Not arm-chair answers: industrio-agro entrapment

mycrofft

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You are first on scene at (your pick):


1. A paper recycler factory where a worker got his fingers into a cold (not heated) drying roller up to the elbow.
300px-Florida_Pulp_and_Paper_Company_mill,_Cantonment,_Florida.jpg


OR

2. A corn auger, the victim got off the seat and tried to kick a jammed load through, pulled foot into the machine to mid-calf.
PHOTO-4.JPG


Pt is trapped in the machine with the engine just idling, in tremendous pain, conscious, alert, little to no active bleeding but moderate amount of blood in vicinity, maybe more in the machine. VS accelerated but not shocky. Healthy 24 y/o, no meds, no drugs, no alcohol. If you want, throw in some tobacco use.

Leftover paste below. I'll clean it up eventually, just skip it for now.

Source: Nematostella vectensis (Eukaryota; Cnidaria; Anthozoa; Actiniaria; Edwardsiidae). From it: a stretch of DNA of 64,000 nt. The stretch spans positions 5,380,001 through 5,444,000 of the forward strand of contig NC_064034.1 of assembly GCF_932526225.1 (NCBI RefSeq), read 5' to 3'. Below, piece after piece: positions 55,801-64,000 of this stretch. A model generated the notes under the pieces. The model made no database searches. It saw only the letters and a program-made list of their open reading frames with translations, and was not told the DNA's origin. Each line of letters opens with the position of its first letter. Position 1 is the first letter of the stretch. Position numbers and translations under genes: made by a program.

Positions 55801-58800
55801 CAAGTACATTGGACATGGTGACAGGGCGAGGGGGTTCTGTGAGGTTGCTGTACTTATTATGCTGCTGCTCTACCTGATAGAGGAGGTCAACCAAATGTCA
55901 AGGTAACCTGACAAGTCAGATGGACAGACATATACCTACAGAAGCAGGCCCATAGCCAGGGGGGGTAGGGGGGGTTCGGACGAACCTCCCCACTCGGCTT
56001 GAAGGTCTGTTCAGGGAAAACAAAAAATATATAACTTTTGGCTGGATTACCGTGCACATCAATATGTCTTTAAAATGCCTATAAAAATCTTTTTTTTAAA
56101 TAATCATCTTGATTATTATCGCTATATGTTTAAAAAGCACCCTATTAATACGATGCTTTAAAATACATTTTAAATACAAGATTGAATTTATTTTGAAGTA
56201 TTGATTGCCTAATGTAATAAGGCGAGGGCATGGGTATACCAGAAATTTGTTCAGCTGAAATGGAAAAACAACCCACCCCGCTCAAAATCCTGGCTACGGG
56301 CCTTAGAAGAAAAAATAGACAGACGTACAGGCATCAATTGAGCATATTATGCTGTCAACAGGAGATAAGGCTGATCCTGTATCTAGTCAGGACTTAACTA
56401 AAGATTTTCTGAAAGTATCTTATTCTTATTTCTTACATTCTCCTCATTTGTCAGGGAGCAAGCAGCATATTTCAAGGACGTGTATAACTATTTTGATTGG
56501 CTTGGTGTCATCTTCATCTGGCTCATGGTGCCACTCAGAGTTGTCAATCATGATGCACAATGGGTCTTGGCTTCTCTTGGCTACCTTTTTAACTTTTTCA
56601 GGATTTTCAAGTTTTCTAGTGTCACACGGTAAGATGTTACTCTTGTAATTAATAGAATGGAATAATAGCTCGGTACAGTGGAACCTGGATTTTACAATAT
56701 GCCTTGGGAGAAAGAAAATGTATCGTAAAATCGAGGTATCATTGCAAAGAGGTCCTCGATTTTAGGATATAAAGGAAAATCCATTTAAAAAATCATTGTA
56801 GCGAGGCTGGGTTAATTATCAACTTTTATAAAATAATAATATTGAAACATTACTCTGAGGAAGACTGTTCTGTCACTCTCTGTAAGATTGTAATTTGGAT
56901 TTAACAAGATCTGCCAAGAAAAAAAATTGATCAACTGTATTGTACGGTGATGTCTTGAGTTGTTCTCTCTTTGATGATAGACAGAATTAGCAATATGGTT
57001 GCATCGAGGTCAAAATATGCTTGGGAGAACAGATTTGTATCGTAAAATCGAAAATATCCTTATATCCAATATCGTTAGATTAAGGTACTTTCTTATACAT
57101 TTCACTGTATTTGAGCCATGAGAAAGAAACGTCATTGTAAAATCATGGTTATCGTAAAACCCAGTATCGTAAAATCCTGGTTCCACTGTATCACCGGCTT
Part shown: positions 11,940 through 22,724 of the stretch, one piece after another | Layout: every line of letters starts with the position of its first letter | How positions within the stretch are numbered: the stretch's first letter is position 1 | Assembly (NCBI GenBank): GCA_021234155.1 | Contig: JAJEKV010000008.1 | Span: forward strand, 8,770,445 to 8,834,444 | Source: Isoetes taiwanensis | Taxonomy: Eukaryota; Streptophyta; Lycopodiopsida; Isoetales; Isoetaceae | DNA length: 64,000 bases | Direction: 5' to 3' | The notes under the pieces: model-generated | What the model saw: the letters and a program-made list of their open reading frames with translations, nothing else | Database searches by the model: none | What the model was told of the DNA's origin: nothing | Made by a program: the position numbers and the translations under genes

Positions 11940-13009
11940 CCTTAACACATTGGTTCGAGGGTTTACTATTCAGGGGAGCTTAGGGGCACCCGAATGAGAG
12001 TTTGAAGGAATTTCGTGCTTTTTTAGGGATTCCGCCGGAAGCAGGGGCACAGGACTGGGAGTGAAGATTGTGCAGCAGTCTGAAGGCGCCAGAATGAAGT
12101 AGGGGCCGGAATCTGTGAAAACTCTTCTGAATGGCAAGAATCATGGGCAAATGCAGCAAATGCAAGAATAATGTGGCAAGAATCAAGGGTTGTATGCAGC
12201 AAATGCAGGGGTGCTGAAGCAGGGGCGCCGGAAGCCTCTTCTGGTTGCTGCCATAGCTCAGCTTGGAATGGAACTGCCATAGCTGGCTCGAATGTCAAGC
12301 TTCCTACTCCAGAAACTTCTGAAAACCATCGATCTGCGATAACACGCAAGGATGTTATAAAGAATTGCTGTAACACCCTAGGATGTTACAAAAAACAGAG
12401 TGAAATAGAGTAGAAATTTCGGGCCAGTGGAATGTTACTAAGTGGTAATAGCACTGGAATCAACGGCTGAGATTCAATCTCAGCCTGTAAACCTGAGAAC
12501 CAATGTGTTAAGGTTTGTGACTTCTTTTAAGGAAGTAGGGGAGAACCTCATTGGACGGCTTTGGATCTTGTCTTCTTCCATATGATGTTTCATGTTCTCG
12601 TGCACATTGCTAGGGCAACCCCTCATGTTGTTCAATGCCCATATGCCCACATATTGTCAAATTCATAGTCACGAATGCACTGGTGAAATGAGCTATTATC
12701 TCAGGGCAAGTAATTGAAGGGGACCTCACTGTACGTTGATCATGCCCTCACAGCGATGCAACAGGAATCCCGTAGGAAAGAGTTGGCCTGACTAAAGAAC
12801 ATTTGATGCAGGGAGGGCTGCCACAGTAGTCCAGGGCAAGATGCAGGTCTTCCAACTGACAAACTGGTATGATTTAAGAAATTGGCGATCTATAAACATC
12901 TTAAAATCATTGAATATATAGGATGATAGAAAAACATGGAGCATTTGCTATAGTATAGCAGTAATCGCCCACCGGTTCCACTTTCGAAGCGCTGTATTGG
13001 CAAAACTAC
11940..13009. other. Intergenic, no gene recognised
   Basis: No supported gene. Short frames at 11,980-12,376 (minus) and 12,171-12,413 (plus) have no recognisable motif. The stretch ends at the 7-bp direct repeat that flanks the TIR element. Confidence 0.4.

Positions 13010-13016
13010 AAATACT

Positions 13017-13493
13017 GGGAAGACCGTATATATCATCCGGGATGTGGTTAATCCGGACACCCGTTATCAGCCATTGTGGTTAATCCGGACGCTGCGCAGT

1. What are your immediate actions upon arrival?
2. What if any extrication do you perform?
3. Any special considerations for these types (crushing with stretching) injuries?

If you will, please use your company or department's actual protocols for us so we can discuss them. If you are going to "arm-chair" this, say so. (Any discussions of anatomy, physiology or meds will be assumed to be arm- chaired unless otherwise stated).

OK, GO.
 
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mycrofft

mycrofft

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dupe post
 
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mycrofft

mycrofft

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Last edited by a moderator:

Angel

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oh boy im going to chose the #2,

first things going through my head would be, who, if anyone can cut the machine OFF. In our system fire is either already there or coming at the same time so its a 5 person crew (including me).